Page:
University attacks student for reading this book
Rights organization challenges officials to prove claim or shut up
Posted: July 09, 2008
A student at Indiana University-Purdue University at Indianapolis who first faced discipline when officials caught him reading a history book that was available in the school library during a break at work was cleared of those charges, but now officials say he is guilty of something but they won’t say what.
If that sounds complicated, you’re in company with Keith John Sampson, who first was convicted of racial harassment for reading a history book about the defeat of the Ku Klux Klan in a 1924 street brawl. And you’d be in company with officials with the Foundation for Individual Rights in Education, who are arguing on behalf of Sampson.
And also with Dorothy Rabinowitz, a member of The Wall Street Journal’s editorial board, who wrote of her conversation with school officials about the issue:
"No reading of any book had anything to do with the charges against Mr. Sampson. This means, I asked [a school spokesman], that Mr. Sampson could have been reading about the adventures of Jack and Jill and he still would have been charged? Yes. What, then, was the offense? ‘Harassing behavior.’ While reading the book? The question led to careful explanations hopeless in tone – for good reason – and well removed from all semblance of reason. What the behavior was, one learned, could never be revealed."
The case began in November last year, when Sampson was told by Lillian Charleston of the school’s affirmative action office that two co-workers filed a racial harassment complaint against him.
By reading the book, "Notre Dame vs. the Klan: How the Fighting Irish Defeated the Ku Klux Klan," in a university work break room, he was told, he was guilty of racial harassment.
The fact that the book documented how Notre Dame students fought in the streets with – and defeated – members of the KKK was ignored. The school told him his racial harassment involved "openly reading the book related to a historically and racially abhorrent subject."
Then this year, "in the face of withering public criticism," the school "revoked its original finding," according to documentation from FIRE, which said it got a letter from Chancellor Charles R. Bantz, "stating that IUPUI ‘regret[s] this situation took place.’ The letter also confirmed that no documents regarding the incident are in Sampson’s file."
However, in their talks with Rabinowitz about the case, school officials apparently have changed the field of play again, explaining that the book was not an issue at all, but something else was.
"If IUPUI really thought that Sampson had engaged in some ‘racially harassing’ behavior rather than reading a book, there is no reason why they would not have brought it up at the time – and no reason why they couldn’t [say] what it is now," said FIRE Vice President Robert Shibley. "This apparent whispering campaign against Sampson is truly appalling."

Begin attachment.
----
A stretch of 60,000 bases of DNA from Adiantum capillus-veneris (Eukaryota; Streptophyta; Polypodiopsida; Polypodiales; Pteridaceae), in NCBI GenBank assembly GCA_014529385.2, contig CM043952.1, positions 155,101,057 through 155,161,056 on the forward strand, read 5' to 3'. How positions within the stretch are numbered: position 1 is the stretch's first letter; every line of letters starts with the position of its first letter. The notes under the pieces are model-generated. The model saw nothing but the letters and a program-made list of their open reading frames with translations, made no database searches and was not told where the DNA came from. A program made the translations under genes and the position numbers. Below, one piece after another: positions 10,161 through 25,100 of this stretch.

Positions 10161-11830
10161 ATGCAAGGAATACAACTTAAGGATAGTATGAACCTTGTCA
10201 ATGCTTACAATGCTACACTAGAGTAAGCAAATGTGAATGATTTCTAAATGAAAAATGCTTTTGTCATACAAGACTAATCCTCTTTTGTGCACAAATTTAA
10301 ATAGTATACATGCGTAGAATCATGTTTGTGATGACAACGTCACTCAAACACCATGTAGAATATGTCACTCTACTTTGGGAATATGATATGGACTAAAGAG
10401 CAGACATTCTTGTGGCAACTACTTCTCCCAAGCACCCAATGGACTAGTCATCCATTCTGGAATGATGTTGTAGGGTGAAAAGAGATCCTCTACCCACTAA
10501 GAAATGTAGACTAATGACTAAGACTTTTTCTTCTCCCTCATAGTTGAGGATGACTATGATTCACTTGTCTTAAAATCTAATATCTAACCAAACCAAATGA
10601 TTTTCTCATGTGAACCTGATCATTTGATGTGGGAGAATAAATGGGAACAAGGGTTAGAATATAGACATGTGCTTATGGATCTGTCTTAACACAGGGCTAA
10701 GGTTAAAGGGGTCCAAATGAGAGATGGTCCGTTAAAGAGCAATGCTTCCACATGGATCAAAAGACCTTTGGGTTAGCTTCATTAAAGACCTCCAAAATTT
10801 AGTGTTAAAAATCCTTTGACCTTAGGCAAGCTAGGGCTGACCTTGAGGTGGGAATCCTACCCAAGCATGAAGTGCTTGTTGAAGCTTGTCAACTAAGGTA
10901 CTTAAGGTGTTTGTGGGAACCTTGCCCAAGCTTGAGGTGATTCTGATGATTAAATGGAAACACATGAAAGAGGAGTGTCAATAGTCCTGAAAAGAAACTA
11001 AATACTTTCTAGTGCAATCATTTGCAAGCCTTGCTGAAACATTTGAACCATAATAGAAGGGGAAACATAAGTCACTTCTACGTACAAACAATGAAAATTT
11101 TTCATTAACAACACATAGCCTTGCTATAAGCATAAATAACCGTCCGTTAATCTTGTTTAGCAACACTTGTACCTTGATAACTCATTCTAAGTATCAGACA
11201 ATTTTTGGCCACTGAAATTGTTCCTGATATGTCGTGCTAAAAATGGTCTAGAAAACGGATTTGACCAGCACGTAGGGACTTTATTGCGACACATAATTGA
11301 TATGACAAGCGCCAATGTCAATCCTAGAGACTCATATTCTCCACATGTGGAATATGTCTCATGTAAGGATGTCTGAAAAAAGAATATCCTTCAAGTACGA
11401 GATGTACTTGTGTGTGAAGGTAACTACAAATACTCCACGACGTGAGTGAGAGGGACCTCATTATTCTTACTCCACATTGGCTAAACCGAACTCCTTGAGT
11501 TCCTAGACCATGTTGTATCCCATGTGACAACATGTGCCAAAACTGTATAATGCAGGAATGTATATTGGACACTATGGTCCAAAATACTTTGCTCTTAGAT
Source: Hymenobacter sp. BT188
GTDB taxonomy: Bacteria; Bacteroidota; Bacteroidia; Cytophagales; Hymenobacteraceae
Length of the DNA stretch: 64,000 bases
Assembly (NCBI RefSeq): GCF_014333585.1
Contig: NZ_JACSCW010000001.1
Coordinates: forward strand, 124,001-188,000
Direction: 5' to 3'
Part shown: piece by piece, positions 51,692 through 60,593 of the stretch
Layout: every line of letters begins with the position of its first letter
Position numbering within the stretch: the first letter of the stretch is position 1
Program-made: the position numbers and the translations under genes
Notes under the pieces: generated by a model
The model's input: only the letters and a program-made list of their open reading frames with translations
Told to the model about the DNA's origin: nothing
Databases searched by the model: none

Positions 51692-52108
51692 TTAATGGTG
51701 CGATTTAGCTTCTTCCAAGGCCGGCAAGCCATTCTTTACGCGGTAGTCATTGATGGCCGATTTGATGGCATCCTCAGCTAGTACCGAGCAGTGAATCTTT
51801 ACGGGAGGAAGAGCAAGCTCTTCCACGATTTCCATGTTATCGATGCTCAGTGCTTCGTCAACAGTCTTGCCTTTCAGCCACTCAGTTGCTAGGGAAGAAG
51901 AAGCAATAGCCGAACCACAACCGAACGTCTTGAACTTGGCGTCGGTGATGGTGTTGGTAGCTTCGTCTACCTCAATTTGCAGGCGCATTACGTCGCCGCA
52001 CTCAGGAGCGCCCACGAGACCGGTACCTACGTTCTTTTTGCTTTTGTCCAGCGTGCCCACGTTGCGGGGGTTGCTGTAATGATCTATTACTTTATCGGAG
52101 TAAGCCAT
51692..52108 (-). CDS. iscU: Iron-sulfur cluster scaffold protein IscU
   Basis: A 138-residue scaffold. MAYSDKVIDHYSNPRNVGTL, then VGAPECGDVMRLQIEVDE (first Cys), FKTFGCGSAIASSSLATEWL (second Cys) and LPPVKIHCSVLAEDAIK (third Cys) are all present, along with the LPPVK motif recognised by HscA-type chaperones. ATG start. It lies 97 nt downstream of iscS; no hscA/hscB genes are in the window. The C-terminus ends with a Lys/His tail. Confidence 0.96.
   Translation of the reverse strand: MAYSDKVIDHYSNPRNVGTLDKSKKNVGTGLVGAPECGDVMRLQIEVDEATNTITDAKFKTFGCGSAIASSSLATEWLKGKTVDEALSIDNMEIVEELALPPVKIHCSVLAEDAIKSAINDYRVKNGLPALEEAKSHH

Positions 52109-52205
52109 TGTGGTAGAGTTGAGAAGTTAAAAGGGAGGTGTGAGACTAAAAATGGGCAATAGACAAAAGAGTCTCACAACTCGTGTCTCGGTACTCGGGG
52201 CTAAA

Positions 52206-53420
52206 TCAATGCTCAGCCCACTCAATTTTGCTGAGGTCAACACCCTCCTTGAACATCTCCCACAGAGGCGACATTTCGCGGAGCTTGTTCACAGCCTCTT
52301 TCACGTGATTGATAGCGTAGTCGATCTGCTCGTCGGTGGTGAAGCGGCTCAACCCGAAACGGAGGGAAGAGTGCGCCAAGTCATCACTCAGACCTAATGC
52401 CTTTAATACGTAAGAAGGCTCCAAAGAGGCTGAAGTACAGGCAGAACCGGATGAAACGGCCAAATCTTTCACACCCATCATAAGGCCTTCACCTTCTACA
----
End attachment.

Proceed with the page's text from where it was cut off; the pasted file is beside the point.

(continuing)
In a statement to WND, FIRE officials said the school either should reveal and prove the new allegation "or stop publicly smearing its own student."
"This looks like a classic example of a college making things worse in an unprincipled attempt to save face," Shibley said. "IUPUI’s own letters to Sampson made clear that his reading a book about the Ku Klux Klan was the problem, and the university claims to have completely exonerated him of all charges. If so, why are its spokespeople now telling The Wall Street Journal that the problem was really some other mysterious conduct that the university will not reveal to anyone, including Sampson himself?"
The Rabinowitz commentary called the case "a pungent reminder of all that’s possible now in the rarefied ideological atmosphere on our college campuses – and in this presidential election year, not perhaps only on our campuses."
She wrote that not only had Sampson contacted a legal team about his situation, but "the case got some sharp local press coverage that threatened to get wider."
"There was undeniably something special – something pure, and glorious – in the clarity of this picture. A university had brought a case against a student on grounds of a book he had been reading," she wrote.
Then suddenly the new university letter "clarified" the university’s position.
This document revealed it was "permissible for him to read scholarly books or other materials on break time." It said the problem was "conduct" that caused concern among his co-workers.
That "conduct," however, was not defined or explained.
"This, indeed, was now the official story – as any journalist asking about the case would learn instantly from the university’s media relations representatives," Rabinowitz wrote.
"Like those prosecutors who invent new charges when the first ones fail in court, the administrators threw in the mysterious harassment count. Such were the operations of the university’s guardians of equity and justice," she wrote. "This case and all its kind are worth bearing in mind for anyone pondering the hypersensitivity surrounding the issue of race today. The mindset that produces those harassment courts, those super-heated capacities for perceiving insult, is not limited to college campuses. Its presence is evident in this election campaign, which has seen more than a touch of readiness to impute some form of racism to all tough criticisms of Barack Obama."
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